Did the board have collective decision making powers that they were collectively held accountable for?

    Most importantly – to me – is the last question. Is it fair to hold a collective responsible for a collective failure? Even if it is “fair” – is it legal?

    The reports on the RC/P claim seems a cheap way of ignoring and reducing all NI problems to the same nonsense. Addressing incompetence in the delivery of public services is a matter of general public concern and is often put forward as an issue in the media.

    That the Assembly, the heart of NI’s democracy, has been the first to act in addressing incompetence should be a sign of progress – and a very positive sign. Seeing it as a green/orange issue is a license for continued incompetence – no group should be protected from being accountable for its decisions because of its religious composition. No more than a successful management group should be applauded because of its religious composition.

    BUT – are all members equally responsible? In the private sector failing management boards are often given the boot on foot of a takeover.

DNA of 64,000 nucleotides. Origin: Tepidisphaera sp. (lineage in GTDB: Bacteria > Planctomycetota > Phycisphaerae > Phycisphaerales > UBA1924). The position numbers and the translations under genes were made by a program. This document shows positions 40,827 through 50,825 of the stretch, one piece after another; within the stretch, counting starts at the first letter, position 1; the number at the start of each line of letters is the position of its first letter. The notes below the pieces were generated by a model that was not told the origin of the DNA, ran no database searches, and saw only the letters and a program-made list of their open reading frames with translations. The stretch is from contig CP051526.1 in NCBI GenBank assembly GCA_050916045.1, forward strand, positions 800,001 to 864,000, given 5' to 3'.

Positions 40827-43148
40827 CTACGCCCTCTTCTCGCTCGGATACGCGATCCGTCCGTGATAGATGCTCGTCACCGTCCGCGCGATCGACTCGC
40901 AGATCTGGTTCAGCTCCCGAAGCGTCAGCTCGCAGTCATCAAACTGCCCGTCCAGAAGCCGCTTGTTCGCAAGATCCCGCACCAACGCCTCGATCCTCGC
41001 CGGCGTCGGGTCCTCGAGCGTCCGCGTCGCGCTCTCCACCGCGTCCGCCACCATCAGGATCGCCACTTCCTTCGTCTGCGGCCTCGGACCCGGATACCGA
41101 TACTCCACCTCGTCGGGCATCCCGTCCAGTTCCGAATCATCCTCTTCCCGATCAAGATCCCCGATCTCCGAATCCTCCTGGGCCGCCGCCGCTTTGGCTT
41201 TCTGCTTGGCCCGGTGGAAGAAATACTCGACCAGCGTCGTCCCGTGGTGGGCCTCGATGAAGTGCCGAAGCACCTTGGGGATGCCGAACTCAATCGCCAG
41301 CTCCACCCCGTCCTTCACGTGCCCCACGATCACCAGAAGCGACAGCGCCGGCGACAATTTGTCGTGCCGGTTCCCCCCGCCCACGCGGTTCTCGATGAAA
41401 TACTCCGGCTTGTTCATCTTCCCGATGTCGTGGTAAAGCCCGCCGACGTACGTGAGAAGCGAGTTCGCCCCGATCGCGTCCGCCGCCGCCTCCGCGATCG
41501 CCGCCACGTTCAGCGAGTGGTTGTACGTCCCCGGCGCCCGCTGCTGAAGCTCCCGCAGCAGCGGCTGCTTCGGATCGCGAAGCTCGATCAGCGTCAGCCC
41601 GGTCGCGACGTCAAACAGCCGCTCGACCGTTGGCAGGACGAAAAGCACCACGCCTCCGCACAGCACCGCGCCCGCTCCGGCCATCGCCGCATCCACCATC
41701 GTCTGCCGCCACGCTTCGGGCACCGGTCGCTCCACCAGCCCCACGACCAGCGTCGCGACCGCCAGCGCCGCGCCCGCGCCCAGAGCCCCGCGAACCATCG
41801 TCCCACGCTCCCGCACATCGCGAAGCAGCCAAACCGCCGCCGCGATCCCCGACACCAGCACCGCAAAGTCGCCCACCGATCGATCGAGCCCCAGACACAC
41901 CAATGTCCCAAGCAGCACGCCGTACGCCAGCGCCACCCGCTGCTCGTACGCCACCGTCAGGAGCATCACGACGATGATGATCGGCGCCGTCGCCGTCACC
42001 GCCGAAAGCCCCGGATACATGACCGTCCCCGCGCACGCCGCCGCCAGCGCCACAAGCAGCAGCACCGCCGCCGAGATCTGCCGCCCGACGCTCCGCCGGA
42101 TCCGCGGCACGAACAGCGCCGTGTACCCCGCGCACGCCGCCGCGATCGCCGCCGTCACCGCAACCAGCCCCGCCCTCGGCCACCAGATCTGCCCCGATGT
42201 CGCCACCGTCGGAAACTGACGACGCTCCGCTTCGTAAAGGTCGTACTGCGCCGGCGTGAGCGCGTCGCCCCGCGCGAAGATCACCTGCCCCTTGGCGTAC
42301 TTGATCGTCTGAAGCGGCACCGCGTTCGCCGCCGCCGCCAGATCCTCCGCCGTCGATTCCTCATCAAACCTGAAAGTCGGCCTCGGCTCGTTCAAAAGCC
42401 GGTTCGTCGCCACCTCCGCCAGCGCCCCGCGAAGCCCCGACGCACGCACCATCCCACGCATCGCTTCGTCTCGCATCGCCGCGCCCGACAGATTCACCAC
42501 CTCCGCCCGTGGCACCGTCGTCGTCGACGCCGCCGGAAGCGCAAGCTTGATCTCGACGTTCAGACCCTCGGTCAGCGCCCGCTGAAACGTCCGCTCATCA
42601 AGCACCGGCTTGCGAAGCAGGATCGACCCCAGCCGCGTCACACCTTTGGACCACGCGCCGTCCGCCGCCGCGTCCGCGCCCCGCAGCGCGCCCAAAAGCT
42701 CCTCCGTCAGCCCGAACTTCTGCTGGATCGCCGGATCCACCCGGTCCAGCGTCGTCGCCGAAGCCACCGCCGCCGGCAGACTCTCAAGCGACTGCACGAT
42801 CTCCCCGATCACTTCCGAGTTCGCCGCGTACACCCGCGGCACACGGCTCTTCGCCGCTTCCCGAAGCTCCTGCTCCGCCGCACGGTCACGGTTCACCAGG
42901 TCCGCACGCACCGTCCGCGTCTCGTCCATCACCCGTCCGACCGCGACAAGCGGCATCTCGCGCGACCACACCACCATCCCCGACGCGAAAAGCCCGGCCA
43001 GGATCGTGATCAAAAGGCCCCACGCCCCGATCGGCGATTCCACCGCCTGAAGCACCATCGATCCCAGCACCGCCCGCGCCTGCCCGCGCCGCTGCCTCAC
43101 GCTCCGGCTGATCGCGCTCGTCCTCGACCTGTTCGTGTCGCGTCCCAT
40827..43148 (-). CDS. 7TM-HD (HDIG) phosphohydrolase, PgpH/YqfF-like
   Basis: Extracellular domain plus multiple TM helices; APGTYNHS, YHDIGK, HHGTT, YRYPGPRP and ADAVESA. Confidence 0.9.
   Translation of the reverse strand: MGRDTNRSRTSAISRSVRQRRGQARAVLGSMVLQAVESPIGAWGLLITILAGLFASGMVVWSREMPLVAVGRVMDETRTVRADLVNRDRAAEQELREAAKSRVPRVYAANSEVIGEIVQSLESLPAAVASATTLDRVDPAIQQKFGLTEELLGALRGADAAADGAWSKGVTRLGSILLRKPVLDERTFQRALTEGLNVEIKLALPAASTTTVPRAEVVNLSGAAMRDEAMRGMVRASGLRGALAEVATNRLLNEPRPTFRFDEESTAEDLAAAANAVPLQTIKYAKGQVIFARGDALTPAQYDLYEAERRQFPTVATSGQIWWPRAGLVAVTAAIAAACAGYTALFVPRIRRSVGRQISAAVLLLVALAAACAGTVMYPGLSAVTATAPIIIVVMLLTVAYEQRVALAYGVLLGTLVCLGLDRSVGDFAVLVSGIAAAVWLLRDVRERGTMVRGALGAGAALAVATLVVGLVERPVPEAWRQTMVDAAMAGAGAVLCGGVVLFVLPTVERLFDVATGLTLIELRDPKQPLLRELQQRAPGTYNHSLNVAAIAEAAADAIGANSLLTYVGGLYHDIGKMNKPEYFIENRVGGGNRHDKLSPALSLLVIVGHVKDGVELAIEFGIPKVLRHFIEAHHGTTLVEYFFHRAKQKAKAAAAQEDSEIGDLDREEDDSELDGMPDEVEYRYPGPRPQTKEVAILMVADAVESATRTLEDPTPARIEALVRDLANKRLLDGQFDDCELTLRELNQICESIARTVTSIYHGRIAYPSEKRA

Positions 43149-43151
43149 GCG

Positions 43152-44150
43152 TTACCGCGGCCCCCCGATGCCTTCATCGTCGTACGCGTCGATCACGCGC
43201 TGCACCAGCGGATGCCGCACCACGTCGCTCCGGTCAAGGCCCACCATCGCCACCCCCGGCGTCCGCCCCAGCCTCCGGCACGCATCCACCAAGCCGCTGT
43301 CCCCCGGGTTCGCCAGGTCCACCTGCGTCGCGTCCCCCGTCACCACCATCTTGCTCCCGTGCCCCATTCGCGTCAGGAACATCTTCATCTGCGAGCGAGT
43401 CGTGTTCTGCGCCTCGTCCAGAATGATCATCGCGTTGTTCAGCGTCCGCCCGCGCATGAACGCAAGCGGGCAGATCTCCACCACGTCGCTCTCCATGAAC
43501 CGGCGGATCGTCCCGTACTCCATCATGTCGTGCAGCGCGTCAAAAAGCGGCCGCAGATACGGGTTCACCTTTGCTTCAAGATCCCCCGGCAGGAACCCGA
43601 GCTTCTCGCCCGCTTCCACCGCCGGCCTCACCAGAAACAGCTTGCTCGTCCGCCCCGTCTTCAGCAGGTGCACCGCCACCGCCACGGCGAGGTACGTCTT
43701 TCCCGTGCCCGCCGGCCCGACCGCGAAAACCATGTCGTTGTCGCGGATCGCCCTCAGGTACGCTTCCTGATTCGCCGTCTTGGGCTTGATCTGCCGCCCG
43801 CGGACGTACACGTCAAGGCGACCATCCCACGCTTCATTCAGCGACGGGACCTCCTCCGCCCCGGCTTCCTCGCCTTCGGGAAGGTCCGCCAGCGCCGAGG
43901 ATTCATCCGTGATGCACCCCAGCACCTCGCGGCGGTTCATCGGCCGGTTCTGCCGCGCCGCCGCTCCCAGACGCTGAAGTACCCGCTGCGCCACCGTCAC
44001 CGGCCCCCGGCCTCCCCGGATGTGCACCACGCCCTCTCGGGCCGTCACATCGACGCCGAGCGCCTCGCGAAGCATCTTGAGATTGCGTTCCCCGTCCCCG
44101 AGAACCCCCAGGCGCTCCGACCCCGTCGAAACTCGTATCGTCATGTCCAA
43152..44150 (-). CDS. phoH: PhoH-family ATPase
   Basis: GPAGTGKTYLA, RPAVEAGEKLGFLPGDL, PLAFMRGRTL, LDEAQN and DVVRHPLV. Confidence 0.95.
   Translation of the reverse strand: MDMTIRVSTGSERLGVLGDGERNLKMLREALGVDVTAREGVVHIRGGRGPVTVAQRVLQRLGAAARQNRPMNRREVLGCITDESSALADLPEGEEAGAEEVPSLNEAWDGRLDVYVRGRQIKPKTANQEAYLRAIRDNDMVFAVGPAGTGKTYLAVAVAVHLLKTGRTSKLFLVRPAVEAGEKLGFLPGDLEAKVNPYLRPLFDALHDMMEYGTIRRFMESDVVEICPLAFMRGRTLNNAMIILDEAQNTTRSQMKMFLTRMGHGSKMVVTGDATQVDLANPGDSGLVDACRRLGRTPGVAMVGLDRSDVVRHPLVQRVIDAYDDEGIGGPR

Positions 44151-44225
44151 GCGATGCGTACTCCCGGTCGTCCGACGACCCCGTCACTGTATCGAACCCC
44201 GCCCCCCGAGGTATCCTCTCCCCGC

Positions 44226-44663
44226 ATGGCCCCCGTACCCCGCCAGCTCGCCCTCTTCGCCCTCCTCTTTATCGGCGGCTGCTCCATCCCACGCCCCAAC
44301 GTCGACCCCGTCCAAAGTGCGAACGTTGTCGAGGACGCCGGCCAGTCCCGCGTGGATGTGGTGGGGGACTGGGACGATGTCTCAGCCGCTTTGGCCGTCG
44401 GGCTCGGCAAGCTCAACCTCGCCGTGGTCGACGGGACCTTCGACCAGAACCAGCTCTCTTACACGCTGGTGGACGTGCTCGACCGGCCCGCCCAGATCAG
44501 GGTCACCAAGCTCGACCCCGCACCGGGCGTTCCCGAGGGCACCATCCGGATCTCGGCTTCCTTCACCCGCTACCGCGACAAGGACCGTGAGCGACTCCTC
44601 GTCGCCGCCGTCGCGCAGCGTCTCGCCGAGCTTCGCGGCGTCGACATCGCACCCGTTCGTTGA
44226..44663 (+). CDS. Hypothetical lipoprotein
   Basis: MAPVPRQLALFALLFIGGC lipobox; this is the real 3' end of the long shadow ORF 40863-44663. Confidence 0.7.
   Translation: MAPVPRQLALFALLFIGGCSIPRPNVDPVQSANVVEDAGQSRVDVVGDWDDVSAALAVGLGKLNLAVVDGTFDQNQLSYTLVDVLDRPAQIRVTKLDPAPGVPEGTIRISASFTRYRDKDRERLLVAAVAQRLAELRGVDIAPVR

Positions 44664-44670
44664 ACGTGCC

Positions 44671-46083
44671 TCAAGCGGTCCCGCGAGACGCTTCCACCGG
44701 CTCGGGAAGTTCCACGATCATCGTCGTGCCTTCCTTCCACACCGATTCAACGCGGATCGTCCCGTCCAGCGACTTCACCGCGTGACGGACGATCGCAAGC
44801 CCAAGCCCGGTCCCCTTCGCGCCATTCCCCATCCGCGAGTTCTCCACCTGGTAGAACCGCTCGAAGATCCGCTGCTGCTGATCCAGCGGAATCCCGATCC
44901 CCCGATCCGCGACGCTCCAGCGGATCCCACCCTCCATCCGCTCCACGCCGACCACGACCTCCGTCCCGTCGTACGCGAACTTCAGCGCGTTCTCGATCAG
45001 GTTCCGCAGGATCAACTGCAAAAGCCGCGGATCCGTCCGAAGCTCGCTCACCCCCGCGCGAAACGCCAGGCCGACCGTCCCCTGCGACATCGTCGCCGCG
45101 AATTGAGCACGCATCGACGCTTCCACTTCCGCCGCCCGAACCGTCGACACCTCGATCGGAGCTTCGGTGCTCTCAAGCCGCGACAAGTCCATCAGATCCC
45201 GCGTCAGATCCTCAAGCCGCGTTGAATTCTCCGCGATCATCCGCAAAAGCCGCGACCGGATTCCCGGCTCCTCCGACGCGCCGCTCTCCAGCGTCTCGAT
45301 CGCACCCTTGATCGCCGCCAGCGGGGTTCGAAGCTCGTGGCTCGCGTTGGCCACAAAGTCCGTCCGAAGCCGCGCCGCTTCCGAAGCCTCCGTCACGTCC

There was clearly much very seriously wrong in the Assembly. Holding all the management group responsible offends general principles of due process. In law, groups are rarely ascribed rights but individuals are. In employment law, employee responsibilities hinge on the individual.

    However, there is no automatic protection in law that protects employees from unfairness. “Unfair dismissal” has very defined limits. You can’t be dismissed for being a woman/man or Catholic/Protestant – those protections exist.

    There are very good reasons for not protecting people from dismissal BECAUSE they are a Protestant or Catholic.

    Rather than pander to what NI finds all too easy to do – to see all matters as green/orange – there is a more serious question. Is it reasonable to hold public sector management boards to be collectively responsible for the decisions they make (or fail to make)? Would such a paradigm improve the delivery of public services?